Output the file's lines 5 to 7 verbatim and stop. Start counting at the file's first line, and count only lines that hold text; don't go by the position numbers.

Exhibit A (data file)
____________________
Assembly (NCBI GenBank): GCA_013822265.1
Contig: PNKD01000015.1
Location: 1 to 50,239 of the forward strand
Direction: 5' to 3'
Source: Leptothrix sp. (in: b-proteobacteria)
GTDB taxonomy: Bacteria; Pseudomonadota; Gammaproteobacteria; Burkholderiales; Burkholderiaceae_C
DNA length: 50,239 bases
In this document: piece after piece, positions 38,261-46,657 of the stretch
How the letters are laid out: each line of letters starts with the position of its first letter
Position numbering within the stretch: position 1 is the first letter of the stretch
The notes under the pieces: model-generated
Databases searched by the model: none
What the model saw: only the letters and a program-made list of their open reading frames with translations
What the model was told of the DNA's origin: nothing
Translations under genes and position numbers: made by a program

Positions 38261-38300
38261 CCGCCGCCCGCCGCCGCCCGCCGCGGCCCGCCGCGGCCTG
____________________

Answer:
Source: Leptothrix sp. (in: b-proteobacteria)
GTDB taxonomy: Bacteria; Pseudomonadota; Gammaproteobacteria; Burkholderiales; Burkholderiaceae_C
DNA length: 50,239 bases